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Courgettes in pots

Does anyone successfully grow courgettes in containers? I have a little veg patch but whilst netted seems to be a struggle to stop things being munched. 
If so,  what size container do you use?


  • I have grown them in pots before. I found they struggled a bit for food/water once they were fully grown so tried one that was more compact and for containers (forget the name) that did ok before the powdery mildew got it. I used a pot that was probably over 12” wide/deep. I grow mine in the ground now as I feel growing them in pots stresses them and makes them more susceptible to powdery mildew, but that said the ones in the ground often get mildew too so may be a coincidence. If the pots big enough they should crop but they can grow/trail a fair bit so need space.
  • alfharris8alfharris8 Posts: 513
    Thank you. Those tomatoes look lovely. 
  • KeenOnGreenKeenOnGreen Posts: 1,831
    We have grown them successfully in pots, but much larger than the tomato ones shown above. I think they were 20 litre pots. They still need regular watering though.
  • alfharris8alfharris8 Posts: 513
    @KeenOnGreen - thanks,  I just get so disheartened having so many things eaten.
  • DovefromaboveDovefromabove Posts: 87,836
    I find that not much eats the courgette plants at least … probably because of their bristly leaves. 

    Gardening in Central Norfolk on improved gritty moraine over chalk ... free-draining.

  • PlashingPlashing Posts: 328
    use old car tires for my courgette plants and they have always done well I usually stack one tire on in  top of another gives them of depth of compost and soil to grow in, I also insert a plastic drinks bottle to water and feed them, also you can put some small mesh wire to stop the slugs and snails attacking them.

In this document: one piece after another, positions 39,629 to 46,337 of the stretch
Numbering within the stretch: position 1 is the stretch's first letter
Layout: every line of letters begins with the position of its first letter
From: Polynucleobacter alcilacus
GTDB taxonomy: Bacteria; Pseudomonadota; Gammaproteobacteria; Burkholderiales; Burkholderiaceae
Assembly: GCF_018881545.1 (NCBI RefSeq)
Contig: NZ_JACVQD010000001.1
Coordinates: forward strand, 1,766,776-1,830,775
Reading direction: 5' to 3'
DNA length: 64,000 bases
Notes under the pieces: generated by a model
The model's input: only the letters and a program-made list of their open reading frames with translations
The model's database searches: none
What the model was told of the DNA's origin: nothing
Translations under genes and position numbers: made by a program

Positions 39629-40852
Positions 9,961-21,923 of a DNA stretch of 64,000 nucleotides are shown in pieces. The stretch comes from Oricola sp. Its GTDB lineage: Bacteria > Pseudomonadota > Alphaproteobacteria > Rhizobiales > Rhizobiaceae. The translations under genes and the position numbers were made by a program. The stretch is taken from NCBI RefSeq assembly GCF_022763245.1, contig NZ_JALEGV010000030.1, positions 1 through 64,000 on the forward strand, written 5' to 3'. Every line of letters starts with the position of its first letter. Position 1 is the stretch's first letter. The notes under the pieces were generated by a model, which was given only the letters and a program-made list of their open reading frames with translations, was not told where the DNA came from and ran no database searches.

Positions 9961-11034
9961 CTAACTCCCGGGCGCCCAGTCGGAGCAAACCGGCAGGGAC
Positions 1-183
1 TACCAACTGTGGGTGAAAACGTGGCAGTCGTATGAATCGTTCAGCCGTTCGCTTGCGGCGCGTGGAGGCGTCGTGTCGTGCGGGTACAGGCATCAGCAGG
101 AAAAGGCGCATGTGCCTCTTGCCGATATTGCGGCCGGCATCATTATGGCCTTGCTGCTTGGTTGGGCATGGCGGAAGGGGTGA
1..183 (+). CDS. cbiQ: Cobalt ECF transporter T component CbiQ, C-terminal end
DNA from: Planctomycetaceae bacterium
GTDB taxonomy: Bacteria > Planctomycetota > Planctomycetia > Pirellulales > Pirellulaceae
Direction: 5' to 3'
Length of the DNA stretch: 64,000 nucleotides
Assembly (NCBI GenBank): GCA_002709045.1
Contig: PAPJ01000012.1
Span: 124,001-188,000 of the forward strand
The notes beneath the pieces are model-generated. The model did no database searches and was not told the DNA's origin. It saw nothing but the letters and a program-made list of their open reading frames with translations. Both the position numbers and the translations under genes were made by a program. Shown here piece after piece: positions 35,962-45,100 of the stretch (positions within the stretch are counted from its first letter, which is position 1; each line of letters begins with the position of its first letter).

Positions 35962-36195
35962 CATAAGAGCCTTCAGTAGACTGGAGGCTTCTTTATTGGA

• alfharris8alfharris8 Posts: 513
    @Plashing - crikey,  that sounds like one hell of a set up 👍
  • philippasmith2philippasmith2 Posts: 3,679
    Slugs and Snails will certainly graze both the leaf and flower stems of courgettes as well as young emerging leaves  - the plant will often recover and go on to produce fruit given a long enough season.  As mentioned above, they tend to leave the mature leaves alone. 
    I find that you can grow 2 plants in a container the size of a dustbin if you are short of open ground.  Preparing the bin over winter with plenty of raw kitchen waste. manure etc.usually provides a sufficient base for a good harvest the following summer.
  • pinutpinut Posts: 190
    I grow them outdoors in 14 litre builders buckets, All Green Bush variety.

    The ideal pot would have no lip and a fine mesh covering the drainage holes - this will cut down the number of hiding places for slugs and snails.

  • WilderbeastWilderbeast Posts: 1,415
    I use black bins, 1 plant per bin brimming with HMC. Last year was my 1st go and it worked well apart from too many drainage holes, have patched over some holes and find it's holding water much better. On a hot day in full sun they get very warm so I presume they'll be happy
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